Share this article
Given that more Indians own mobile phones than desktops, a mobile-first thrust in promoting digital payments made a lot of sense. And more importantly, it meant that the ability to make payments digitally would reach a lot more Indians, allowing them to go cashless and take advantage of the possibilities BHIM offered them.
BHIM was to be made available to all phone users, users of feature phones, and users of smartphones.
While the platforms were in place for making digital payments, they were lacking one critical feature that ultimately determined their accessibility – the right language.
Reverie’s experience with previous projects, and our comprehensive LaaS (language-as-a-service) suite meant that the requirement could be executed in time, in a situation where time was a critical factor. We also had in-house resources for localization consulting during all stages of the app’s development cycle, which ensured that the app’s roll-out would feature a smooth, fully localized experience in all 11 Indian languages required.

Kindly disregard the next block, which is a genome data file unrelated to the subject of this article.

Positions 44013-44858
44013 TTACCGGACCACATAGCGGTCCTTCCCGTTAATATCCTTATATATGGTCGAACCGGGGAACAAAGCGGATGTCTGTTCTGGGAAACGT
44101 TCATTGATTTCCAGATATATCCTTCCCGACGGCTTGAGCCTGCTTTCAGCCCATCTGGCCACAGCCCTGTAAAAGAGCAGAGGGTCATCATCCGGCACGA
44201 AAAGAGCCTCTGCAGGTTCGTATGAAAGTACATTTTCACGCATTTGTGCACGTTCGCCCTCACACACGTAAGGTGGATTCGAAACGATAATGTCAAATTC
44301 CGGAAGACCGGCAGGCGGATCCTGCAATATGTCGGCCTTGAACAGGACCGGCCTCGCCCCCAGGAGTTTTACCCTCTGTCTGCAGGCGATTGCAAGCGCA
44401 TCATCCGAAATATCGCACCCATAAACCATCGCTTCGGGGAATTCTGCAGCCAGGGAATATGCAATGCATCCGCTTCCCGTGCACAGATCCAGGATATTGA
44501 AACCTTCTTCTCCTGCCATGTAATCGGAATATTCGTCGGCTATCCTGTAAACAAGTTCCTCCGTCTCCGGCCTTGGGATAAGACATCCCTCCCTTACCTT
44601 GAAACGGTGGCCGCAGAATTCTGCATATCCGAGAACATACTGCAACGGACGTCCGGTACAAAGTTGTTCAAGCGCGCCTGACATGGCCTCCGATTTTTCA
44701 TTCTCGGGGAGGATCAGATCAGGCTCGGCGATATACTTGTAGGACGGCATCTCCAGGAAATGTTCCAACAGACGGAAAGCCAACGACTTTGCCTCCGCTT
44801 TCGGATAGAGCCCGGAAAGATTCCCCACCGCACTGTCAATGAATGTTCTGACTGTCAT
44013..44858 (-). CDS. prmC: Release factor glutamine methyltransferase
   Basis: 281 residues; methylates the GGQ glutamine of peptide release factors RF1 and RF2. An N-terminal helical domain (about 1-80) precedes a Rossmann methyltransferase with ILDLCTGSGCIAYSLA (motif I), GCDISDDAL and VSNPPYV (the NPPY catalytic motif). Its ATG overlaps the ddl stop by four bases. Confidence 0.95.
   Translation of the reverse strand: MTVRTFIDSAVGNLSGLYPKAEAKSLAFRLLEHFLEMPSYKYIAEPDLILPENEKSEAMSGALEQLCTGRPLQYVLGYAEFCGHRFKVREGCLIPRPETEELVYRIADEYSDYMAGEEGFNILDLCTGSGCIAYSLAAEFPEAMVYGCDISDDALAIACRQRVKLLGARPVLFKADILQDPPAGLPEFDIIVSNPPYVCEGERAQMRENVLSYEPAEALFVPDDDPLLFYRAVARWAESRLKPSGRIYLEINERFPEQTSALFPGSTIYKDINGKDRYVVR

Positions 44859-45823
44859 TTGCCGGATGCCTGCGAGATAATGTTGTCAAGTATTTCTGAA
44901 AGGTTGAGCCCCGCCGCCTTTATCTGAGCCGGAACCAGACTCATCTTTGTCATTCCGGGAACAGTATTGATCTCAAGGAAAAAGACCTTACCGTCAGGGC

In addition, the scale and the potential target base of the project (tens of millions of Indian language users, nationwide, in 11 languages), and the context-sensitivity involved in the payments domain meant that localization had to be done by someone with the experience and the resources to handle scale, scope, sensitivity, and precision.
Reverie checked all the boxes.